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Buddhist Nuns and Gendered PracticeIn Search of the Female Renunciant$
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Nirmala S. Salgado

Print publication date: 2013

Print ISBN-13: 9780199760022

Published to Oxford Scholarship Online: January 2014

DOI: 10.1093/acprof:oso/9780199760022.001.0001

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Decolonizing Female Renunciation

Decolonizing Female Renunciation

Chapter:
(p.21) 1 Decolonizing Female Renunciation
Source:
Buddhist Nuns and Gendered Practice
Author(s):

Nirmala S. Salgado

Publisher:
Oxford University Press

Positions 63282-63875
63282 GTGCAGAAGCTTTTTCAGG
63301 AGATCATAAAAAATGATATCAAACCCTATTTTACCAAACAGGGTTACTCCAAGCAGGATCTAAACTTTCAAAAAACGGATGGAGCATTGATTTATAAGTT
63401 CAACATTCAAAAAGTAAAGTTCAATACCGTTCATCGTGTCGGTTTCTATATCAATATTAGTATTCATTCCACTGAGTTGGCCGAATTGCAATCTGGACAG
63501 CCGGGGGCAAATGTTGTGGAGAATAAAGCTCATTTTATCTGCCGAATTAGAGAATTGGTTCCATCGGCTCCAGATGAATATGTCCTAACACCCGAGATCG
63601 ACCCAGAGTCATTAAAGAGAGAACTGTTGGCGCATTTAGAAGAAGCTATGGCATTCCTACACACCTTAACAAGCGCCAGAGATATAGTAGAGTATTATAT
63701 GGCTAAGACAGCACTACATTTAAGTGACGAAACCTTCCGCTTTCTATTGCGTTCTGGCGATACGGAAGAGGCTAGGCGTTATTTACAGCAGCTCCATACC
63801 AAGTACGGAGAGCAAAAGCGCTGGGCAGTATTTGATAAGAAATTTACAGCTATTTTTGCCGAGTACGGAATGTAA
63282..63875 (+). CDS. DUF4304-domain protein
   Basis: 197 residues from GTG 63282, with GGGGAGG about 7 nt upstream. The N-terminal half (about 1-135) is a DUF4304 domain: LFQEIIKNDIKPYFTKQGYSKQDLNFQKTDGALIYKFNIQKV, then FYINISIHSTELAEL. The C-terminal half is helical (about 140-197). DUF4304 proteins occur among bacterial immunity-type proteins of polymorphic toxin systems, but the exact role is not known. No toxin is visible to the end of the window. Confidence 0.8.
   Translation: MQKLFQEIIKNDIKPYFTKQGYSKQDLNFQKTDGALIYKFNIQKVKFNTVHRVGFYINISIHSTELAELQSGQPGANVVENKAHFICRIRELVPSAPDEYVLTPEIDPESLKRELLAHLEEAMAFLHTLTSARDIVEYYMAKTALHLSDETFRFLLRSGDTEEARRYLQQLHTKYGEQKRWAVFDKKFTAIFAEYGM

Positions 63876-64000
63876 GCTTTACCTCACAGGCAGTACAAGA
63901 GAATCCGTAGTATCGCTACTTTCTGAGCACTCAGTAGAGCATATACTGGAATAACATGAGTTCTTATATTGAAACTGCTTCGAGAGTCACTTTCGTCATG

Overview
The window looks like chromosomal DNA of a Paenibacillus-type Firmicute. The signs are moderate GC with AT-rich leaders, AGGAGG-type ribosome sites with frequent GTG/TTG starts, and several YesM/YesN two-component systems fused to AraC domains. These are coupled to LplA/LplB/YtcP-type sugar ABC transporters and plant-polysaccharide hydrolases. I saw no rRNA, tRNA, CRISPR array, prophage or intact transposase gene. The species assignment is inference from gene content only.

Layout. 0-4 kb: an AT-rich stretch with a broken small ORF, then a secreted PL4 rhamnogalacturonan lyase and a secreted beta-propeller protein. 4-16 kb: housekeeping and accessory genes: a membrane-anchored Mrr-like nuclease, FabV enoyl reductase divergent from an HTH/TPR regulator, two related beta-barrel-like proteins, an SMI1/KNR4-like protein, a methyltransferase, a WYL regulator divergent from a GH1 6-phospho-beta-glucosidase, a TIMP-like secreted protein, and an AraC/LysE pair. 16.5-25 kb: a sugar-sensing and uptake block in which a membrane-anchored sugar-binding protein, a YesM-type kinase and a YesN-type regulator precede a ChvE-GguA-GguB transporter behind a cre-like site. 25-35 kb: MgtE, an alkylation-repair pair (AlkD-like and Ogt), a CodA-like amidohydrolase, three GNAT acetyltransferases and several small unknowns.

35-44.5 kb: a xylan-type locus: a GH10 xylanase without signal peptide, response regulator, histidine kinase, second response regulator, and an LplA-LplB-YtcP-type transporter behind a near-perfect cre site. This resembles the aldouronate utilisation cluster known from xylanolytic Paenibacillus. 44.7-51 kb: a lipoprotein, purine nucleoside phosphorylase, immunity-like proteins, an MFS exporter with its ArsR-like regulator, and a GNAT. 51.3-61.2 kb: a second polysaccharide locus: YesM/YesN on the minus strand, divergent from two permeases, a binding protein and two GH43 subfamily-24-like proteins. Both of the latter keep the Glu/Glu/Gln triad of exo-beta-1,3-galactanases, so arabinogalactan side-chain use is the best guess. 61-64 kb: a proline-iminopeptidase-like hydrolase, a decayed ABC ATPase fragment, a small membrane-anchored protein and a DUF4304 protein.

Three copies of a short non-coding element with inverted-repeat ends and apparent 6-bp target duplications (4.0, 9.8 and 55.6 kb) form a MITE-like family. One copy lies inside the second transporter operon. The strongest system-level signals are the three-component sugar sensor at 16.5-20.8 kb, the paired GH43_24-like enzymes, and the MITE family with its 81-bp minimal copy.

DOI:10.1093/acprof:oso/9780199760022.003.0002

Chapter 1, like the two succeeding chapters, centers on narrative constructions of the lives of Buddhist women. Talal Asad’s ideas about consciousness, agency, and modern power, as well as notions about the colonial construction of religion critiqued by scholars including Timothy Fitzgerald and Tomoko Masuzawa help in questioning narratives about gender and renunciation in Buddhism written by Rita Gross, Tessa Bartholomeusz, and Wei-Yi Cheng. The chapter argues that their narratives reinscribe the politics of colonial thinking and liberal feminism, thereby oversimplifying the conditions of the lived lives of Buddhist women and producing a narrative disjunction. It then advocates attending to questions that are important in the daily lives of renunciants, without grounding such questions in a self-evident rhetoric about some emancipatory political “status.”

Keywords:   narrative disjunction, colonial, status, gender, renunciation, consciousness, power, agency

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